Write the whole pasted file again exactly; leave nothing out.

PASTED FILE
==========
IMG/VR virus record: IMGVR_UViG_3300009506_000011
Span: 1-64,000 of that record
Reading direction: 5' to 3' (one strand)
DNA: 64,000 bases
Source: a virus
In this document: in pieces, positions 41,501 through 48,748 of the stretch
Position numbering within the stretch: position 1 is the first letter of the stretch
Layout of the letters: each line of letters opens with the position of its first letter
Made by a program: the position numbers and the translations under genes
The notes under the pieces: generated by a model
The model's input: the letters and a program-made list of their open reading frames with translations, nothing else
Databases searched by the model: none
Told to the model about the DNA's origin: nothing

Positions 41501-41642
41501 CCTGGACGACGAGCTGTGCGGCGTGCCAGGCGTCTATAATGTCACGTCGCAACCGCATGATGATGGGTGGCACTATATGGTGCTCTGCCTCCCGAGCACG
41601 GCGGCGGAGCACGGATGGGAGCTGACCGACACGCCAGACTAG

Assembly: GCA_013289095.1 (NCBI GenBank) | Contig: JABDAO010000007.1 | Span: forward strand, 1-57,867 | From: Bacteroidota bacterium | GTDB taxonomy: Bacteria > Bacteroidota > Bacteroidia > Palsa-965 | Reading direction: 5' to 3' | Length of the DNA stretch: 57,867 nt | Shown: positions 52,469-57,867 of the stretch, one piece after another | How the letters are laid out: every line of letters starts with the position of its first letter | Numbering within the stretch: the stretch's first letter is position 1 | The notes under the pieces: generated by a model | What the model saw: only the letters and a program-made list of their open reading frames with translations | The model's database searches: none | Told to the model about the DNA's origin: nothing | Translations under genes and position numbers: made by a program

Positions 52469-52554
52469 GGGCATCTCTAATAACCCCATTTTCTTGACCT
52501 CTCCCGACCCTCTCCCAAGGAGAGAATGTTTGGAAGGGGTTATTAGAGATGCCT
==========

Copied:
IMG/VR virus record: IMGVR_UViG_3300009506_000011
Span: 1-64,000 of that record
Reading direction: 5' to 3' (one strand)
DNA: 64,000 bases
Source: a virus
In this document: in pieces, positions 41,501 through 48,748 of the stretch
Position numbering within the stretch: position 1 is the first letter of the stretch
Layout of the letters: each line of letters opens with the position of its first letter
Made by a program: the position numbers and the translations under genes
The notes under the pieces: generated by a model
The model's input: the letters and a program-made list of their open reading frames with translations, nothing else
Databases searched by the model: none
Told to the model about the DNA's origin: nothing

Positions 41501-41642
41501 CCTGGACGACGAGCTGTGCGGCGTGCCAGGCGTCTATAATGTCACGTCGCAACCGCATGATGATGGGTGGCACTATATGGTGCTCTGCCTCCCGAGCACG
41601 GCGGCGGAGCACGGATGGGAGCTGACCGACACGCCAGACTAG

Assembly: GCA_013289095.1 (NCBI GenBank) | Contig: JABDAO010000007.1 | Span: forward strand, 1-57,867 | From: Bacteroidota bacterium | GTDB taxonomy: Bacteria > Bacteroidota > Bacteroidia > Palsa-965 | Reading direction: 5' to 3' | Length of the DNA stretch: 57,867 nt | Shown: positions 52,469-57,867 of the stretch, one piece after another | How the letters are laid out: every line of letters starts with the position of its first letter | Numbering within the stretch: the stretch's first letter is position 1 | The notes under the pieces: generated by a model | What the model saw: only the letters and a program-made list of their open reading frames with translations | The model's database searches: none | Told to the model about the DNA's origin: nothing | Translations under genes and position numbers: made by a program

Positions 52469-52554
52469 GGGCATCTCTAATAACCCCATTTTCTTGACCT
52501 CTCCCGACCCTCTCCCAAGGAGAGAATGTTTGGAAGGGGTTATTAGAGATGCCT